The report is an important reflection of just how far we’ve come in the use of and advocacy for appropriate use of technology in schools and classrooms. As someone who has spent the past 25 years advocating for innovation in teaching and learning supported with technology and expanded connectivity, my view is that we’re at an important crossroads in transforming both the formal and informal learning spaces with new, less expensive, and more powerful technical devices. As the survey found, more than 50 percent of high school students take a cell phone to school with them every day, and 24 percent of those surveyed use those cell phones in structured educational activities in school…commonly referred to as a Bring Your Own Device (BYOD) school policy. At a recent conference sponsored by LFA member the National Association of Secondary School Principals (NASSP), three award-winning Digital Principals described their innovative approaches to school leadership that enshrined policies friendly to student-owned handheld devices in the classroom and supported their use in activities supporting the curriculum.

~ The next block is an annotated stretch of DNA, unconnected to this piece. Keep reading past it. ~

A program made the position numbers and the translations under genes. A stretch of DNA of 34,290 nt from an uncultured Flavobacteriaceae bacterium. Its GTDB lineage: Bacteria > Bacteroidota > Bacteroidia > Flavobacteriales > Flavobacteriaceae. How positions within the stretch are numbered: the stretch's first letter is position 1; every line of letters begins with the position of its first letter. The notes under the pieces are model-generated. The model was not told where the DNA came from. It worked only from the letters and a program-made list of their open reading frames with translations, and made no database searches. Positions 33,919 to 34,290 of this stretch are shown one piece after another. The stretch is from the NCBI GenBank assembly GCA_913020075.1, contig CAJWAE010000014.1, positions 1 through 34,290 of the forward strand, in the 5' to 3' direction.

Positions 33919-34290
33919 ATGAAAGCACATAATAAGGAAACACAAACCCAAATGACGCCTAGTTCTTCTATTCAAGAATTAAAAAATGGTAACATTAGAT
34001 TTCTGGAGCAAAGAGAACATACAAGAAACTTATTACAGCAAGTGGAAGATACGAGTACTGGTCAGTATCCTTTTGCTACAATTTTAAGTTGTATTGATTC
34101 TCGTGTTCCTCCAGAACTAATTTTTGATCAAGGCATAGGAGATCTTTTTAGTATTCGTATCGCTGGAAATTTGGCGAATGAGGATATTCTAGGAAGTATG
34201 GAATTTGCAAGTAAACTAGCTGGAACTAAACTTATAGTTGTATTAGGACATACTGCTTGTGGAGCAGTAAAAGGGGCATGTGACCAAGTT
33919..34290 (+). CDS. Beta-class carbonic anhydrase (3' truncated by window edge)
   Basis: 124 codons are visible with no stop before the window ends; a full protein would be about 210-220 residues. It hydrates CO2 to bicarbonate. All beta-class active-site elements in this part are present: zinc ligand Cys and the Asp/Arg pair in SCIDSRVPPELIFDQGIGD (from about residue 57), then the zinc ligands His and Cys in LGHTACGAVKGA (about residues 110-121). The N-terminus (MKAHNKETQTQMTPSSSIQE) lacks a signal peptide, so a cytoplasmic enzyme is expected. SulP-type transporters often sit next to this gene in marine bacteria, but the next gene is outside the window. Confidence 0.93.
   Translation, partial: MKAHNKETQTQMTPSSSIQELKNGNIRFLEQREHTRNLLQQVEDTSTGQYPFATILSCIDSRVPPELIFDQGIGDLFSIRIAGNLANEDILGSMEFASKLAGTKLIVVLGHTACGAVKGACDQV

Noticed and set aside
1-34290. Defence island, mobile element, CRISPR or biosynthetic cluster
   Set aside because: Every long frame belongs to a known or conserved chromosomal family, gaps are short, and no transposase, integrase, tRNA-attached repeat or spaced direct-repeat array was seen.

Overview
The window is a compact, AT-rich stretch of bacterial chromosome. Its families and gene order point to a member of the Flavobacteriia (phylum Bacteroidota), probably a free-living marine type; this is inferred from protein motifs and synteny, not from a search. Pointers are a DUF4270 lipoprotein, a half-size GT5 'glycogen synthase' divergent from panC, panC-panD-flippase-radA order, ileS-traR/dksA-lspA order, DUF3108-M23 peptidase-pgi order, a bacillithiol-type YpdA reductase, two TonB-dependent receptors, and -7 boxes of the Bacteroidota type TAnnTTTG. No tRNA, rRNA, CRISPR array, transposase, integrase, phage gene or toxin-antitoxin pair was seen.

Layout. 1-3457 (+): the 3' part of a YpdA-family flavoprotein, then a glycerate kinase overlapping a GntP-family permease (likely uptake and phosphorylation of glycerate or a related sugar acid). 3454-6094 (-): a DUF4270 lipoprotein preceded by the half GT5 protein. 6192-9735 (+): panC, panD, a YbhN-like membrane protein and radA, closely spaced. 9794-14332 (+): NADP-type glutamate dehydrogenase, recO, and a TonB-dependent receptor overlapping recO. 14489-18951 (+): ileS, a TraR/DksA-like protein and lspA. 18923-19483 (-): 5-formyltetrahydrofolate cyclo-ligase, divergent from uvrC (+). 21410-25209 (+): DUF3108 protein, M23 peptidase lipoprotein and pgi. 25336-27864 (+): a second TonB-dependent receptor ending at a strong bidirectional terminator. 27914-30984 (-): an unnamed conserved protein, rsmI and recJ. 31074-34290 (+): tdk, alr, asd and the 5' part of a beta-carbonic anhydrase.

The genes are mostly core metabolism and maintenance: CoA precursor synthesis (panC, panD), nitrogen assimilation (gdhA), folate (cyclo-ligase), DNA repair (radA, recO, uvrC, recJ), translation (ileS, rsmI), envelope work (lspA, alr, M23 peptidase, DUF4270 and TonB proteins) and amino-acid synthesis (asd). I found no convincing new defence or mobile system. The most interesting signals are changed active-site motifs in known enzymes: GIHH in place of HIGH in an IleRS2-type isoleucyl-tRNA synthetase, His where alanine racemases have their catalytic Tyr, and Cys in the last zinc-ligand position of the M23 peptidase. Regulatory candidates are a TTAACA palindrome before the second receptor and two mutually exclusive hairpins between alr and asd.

Another finding in the Living and Learning with Mobile Devices report was the increased support for use of mobile technologies among parents of pre-school and early grades students. For these students and their families mobile devices have been a ubiquitous presence from birth and thus accepted as a daily tool providing information and communication throughout the day.
The report draws some useful conclusions and important recommendations for educators, parents and policymakers. It’s clear that there’s an unmet desire for more content and mobile applications with educational value that support learning for students of all ages. Based on parent feedback, it’s also imperative that schools partner with parents on establishing guidelines for use of mobile devices in and out of school; that educators make an effort to share what they experience and learn from peers on successful approaches to learning supported with mobile devices; and that schools and parents partner with industry to communicate issues related to student needs and technology effectiveness for improving teaching and learning.